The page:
Ten years before I lost my ability to communicate, I slumped in my chair in the middle row of my high school English class. Last night’s algebra equations had blurred into United States history reading punctuated by fitful bouts of violin practice. Around midnight, a realisation had slammed into me like a piano dropped from a second floor: a major paper I had not started yet was due tomorrow.
My English teacher’s voice rumbled like the hum of a neighbour’s lawnmower on a summer morning. If a time machine whisked Mr Arnholdt into the early 19th century, he would not have to work hard to blend in. Decked out in a tuxedo vest, wire-rimmed glasses, and an air of old English pedigree, Mr Arnholdt prided himself on never giving above a 99 semester average in nearly 30 years of teaching Advanced Placement English – which is why I jolted awake when he reached into the stack of essays and fished out mine to read aloud to the class.
From the middle row, I winced at the ragged edges of paper ripped out of a spiral notebook. My pen had left blue squiggles where I had drifted off to sleep in the middle of a sentence.
Now fully alert, I listened to my words read back to me in the voice of the strictest teacher in school. After what felt like hours, Mr Arnholdt paused and looked up. The wood grain of my desk suddenly demanded my immediate scrutiny.
Mr Arnholdt’s eyes bored into mine.
I waited for his condemnation. Time stretched like taffy.
“You know, this is quite decent writing,” he said.
I looked up, wondering if I had fallen asleep and was dreaming.
“Nice use of metaphors and simile. And these examples are fully fleshed out.”
“Not bad,” he added, returning my paper to the stack.
I nodded dumbly. In a minute, the bell would ring. I would hurry to physics, a class where my luck would evaporate faster than a puddle in July. Hours of study each week interspersed with late-night phone calls to my mathematically-minded friend would earn me no better than a C in physics. But in that moment in Mr Arnholdt’s class, my words had saved me.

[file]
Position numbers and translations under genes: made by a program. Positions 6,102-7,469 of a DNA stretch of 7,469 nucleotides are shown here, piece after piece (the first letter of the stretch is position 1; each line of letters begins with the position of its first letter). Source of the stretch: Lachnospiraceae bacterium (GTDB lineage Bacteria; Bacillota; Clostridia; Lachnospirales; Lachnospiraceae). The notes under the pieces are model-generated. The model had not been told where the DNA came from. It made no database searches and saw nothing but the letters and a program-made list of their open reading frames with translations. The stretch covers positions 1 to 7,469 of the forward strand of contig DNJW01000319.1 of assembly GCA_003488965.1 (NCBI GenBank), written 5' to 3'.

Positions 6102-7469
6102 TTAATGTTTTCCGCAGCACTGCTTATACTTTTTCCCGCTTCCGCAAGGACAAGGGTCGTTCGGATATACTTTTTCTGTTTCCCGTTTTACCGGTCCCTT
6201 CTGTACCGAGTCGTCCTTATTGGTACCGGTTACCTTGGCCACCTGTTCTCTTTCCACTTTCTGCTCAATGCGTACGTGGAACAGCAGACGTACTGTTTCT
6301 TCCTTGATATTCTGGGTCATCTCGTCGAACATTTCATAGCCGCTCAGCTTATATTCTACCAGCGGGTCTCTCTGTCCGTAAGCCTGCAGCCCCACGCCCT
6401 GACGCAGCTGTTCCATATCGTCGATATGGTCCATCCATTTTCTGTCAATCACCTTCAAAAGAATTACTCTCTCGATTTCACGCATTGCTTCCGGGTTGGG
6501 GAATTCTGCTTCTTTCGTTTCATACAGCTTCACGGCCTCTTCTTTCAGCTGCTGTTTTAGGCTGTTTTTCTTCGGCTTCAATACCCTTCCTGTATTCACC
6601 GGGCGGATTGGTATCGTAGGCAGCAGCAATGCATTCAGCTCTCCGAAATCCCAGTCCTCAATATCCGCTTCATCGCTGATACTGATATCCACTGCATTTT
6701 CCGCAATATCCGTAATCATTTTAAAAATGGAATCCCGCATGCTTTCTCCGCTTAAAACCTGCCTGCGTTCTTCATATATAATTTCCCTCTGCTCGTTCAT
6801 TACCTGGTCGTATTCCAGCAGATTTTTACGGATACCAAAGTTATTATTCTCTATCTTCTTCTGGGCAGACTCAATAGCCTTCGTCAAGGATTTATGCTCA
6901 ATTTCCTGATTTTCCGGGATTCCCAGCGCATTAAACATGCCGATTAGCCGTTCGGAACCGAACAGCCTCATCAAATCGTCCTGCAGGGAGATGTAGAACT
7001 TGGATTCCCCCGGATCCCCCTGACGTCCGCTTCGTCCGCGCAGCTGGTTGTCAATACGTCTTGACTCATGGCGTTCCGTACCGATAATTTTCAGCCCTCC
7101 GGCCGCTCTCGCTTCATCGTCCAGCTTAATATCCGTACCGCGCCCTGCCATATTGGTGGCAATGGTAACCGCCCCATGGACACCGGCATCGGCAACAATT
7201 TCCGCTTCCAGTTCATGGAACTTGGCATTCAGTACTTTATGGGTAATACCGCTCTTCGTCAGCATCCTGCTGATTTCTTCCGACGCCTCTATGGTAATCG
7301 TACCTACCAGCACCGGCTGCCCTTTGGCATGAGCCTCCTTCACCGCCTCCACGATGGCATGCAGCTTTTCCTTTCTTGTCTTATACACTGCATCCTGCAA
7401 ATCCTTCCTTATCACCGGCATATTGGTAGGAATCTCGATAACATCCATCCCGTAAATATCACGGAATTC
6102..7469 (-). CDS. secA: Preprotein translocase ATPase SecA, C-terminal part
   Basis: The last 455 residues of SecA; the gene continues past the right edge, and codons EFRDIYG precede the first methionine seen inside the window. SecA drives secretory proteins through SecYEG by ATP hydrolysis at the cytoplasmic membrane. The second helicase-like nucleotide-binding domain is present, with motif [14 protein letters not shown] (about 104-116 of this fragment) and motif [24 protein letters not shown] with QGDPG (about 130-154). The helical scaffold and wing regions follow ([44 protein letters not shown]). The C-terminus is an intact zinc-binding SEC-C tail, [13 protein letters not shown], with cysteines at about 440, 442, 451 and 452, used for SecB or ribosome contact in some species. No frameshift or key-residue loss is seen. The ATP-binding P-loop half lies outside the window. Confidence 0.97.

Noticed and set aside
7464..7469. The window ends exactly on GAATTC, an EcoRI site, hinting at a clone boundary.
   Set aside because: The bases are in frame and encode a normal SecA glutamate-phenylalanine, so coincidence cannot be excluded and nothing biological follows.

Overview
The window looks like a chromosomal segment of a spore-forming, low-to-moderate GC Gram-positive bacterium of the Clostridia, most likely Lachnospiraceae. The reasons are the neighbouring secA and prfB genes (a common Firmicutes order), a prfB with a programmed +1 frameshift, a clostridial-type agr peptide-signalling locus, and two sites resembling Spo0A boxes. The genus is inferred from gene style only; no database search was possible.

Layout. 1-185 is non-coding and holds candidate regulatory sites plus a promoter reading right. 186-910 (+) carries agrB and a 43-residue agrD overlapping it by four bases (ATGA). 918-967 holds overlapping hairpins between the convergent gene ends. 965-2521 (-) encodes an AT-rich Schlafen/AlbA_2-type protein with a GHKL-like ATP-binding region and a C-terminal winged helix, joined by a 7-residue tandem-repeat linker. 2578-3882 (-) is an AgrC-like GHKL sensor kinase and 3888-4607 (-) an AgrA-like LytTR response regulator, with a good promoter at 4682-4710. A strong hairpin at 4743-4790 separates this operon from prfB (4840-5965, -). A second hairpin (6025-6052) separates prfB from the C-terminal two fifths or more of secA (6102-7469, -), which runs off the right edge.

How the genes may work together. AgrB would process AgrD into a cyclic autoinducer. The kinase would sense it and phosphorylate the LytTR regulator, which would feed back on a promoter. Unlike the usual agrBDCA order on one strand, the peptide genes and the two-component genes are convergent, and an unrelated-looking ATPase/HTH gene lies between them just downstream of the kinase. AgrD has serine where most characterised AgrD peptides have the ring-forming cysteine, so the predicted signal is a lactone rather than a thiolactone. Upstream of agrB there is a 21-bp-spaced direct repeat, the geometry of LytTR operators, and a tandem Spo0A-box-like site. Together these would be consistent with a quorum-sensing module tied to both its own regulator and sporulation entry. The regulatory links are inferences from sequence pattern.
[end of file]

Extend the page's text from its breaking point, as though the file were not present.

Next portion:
Throughout high school and beyond, words were my sword and my shield. A sharp retort could pierce a jock’s smirk. I could erect a sentence like a wall to hide behind when I felt inadequate. People would get lost in my maze of adjectives and dependent clauses and never hear what I did not want them to. Words were the shiny objects I tossed in the air to distract from uncomfortable issues, the currency I paid the world to get through life.
I was the type of student who preferred short essays to multiple-choice questions. I was good at one thing, and words were it.
Equally treasured as the words I shared were the words that never left my mind. My constant companions, words gave voice to my feelings. They gave me the power to define myself. They helped me create a narrative from my experiences.
Words had always carried me through life – until a neurological illness robbed me of my speech in my late 20s.
I was diagnosed with an autoimmune disease after my first year of graduate school. My diagnosis followed a year of fatigue pinning me to the mattress, of brain fog so severe I forgot how to microwave instant oatmeal. Nausea stalked me throughout the day. Strands of my hair carpeted the floor.
Doctors labelled me depressed, bipolar, pregnant, or a liar. My words failed to convey the severity of the exhaustion and fog in my brain. Years later, those doctors’ faces would blur together as I blasted the car radio, trying to drown out my thoughts.
After a year of antiseptic examination rooms, vials of my blood, and a growing file of notes, one word finally stuck: lupus.